metaphysical |ˌmetəˈfizikəl|


1 of or relating to metaphysics : the essentially metaphysical question of the nature of the mind.

based on abstract (typically, excessively abstract) reasoning : an empiricist rather than a metaphysical view of law.

transcending physical matter or the laws of nature : Good and Evil are inextricably linked in a metaphysical battle across space and time.

2 of or characteristic of the metaphysical poets.

model |ˈmädl|


1 a three-dimensional representation of a person or thing or of a proposed structure, typically on a smaller scale than the original : a model of St. Paul's Cathedral | [as adj. ] a model airplane.

(in sculpture) a figure or object made in clay or wax, to be reproduced in another more durable material.

2 a system or thing used as an example to follow or imitate : the law became a model for dozens of laws banning nondegradable plastic products | [as adj. ] a model farm.

a simplified description, esp. a mathematical one, of a system or process, to assist calculations and predictions : a statistical model used for predicting the survival rates of endangered species.

( model of) a person or thing regarded as an excellent example of a specified quality : as she grew older, she became a model of self-control | [as adj. ] he was a model husband and father.


modeler |ˈmädl-ər| |ˈmɑdlər| noun

ORIGIN late 16th cent. (denoting a set of plans of a building): from French modelle, from Italian modello, from an alteration of Latin modulus (see modulus ).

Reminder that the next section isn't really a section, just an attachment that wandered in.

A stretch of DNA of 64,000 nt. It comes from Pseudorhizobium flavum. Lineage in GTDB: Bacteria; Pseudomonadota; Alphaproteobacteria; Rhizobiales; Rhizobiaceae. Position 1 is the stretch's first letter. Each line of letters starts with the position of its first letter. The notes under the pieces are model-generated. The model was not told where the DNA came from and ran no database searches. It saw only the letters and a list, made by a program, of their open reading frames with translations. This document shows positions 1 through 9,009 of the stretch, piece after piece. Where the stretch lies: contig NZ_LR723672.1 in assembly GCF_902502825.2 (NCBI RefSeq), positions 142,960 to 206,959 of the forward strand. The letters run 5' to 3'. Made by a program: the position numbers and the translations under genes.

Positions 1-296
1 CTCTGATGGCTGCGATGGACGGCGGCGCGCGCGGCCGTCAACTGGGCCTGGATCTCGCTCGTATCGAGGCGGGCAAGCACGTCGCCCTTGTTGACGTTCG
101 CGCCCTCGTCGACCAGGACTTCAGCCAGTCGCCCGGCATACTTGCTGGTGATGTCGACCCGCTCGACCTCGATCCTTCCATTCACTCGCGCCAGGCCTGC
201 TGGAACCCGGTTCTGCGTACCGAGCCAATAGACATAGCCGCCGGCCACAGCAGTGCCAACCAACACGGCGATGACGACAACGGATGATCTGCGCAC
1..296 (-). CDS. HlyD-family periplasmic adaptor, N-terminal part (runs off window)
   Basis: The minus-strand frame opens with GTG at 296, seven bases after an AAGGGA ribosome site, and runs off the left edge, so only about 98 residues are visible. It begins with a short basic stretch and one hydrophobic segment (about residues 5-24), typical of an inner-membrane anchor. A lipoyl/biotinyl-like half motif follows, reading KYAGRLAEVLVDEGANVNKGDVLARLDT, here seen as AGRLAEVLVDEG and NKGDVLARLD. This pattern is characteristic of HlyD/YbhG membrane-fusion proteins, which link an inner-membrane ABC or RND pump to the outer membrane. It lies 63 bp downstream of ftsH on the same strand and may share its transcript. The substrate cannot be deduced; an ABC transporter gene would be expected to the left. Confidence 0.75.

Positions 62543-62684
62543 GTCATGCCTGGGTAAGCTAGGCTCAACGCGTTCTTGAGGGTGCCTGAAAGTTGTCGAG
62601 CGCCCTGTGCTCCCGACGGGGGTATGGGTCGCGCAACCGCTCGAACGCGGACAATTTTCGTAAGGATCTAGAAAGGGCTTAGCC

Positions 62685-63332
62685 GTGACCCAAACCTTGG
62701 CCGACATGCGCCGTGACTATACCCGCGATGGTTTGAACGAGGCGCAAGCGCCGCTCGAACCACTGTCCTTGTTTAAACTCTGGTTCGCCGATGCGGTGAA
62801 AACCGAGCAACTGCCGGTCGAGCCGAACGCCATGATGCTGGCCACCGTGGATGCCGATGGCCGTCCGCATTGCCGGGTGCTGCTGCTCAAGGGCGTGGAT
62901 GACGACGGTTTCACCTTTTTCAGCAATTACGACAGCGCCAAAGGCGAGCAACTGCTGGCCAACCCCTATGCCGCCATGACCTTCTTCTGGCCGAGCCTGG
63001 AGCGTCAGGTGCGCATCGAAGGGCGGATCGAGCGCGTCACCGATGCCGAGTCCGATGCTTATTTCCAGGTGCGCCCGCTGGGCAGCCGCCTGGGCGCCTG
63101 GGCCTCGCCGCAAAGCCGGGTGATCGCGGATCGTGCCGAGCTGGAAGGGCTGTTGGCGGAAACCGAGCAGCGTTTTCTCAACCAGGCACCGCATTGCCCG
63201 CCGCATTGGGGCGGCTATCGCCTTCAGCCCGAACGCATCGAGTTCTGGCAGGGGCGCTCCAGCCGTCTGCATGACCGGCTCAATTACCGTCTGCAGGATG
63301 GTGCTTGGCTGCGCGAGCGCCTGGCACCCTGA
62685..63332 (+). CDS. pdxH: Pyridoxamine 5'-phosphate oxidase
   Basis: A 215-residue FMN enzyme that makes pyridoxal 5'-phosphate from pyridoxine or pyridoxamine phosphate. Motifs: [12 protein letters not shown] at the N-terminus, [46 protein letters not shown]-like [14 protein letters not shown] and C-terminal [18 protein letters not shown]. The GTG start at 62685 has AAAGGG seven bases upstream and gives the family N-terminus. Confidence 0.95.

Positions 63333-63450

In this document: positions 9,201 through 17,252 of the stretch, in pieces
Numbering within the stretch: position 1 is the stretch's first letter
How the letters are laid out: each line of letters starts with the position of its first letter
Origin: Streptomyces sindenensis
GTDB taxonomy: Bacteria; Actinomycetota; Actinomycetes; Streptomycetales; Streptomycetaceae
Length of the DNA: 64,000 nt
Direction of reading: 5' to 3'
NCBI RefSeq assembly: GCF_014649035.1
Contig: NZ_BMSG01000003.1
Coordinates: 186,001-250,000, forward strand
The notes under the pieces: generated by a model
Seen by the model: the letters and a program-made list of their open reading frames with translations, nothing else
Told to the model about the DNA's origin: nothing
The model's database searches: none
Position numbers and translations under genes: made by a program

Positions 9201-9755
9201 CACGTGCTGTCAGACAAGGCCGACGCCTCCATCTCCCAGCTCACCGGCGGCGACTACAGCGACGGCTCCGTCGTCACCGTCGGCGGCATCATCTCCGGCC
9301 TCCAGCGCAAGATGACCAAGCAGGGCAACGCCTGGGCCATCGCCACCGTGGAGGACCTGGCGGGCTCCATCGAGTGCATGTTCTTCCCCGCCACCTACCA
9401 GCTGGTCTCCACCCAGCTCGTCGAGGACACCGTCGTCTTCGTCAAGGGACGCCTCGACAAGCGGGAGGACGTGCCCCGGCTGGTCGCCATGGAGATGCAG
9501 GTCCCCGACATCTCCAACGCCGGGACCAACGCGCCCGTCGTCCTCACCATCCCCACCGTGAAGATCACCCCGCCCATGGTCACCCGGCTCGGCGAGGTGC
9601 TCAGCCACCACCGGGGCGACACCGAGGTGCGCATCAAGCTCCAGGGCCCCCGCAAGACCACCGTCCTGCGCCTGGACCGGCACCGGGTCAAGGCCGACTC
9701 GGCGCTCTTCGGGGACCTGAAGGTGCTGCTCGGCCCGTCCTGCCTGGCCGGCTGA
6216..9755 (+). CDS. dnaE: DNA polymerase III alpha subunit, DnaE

pattern |ˈpatərn|


1 a repeated decorative design : a neat blue herringbone pattern.

an arrangement or sequence regularly found in comparable objects or events : the house had been built on the usual pattern.

a regular and intelligible form or sequence discernible in certain actions or situations : a complicating factor is the change in working patterns.

2 a model or design used as a guide in needlework and other crafts.a set of instructions to be followed in making a sewn or knitted item.

a wooden or metal model from which a mold is made for a casting.

an example for others to follow : he set the pattern for subsequent study.

a sample of cloth or wallpaper.

verb [ trans. ]

1 [usu. as adj. ] ( patterned) decorate with a recurring design : rosebud patterned wallpapers | violet-tinged flowers patterned the grassy banks.

ORIGIN Middle English patron [something serving as a model,] from Old French (see patron ). The change in sense is from the idea of a patron giving an example to be copied. Metathesis in the second syllable occurred in the 16th cent. By 1700 patron ceased to be used of things, and the two forms became differentiated in sense.




Shema (s̸hə mä′)


a declaration of the basic principle of Jewish belief, proclaiming the absolute unity of God

Etymology: < Heb shma < shma yisroel, Hear, O Israel (the opening words): see Deut. 6:4-9

(Webster's New World College Dictionary Copyright © 2005 by Wiley Publishing, Inc., Cleveland, Ohio.  Used by arrangement with John Wiley & Sons, Inc.)

This word,"HOW," is referenced from 1 Corinthians 15:1-4, KJV

Definition:  How

1. in what way: used to ask or report questions or to introduce statements about the manner in which something happens or is done.
2. to what extent: used to ask or report questions or to introduce statements about the quantity or degree of something.
3. like what: used to ask or report questions or to introduce statements about the quality or success of something.

Synonyms: in what way, by what means, by what method, in what manner, just how, exactly how.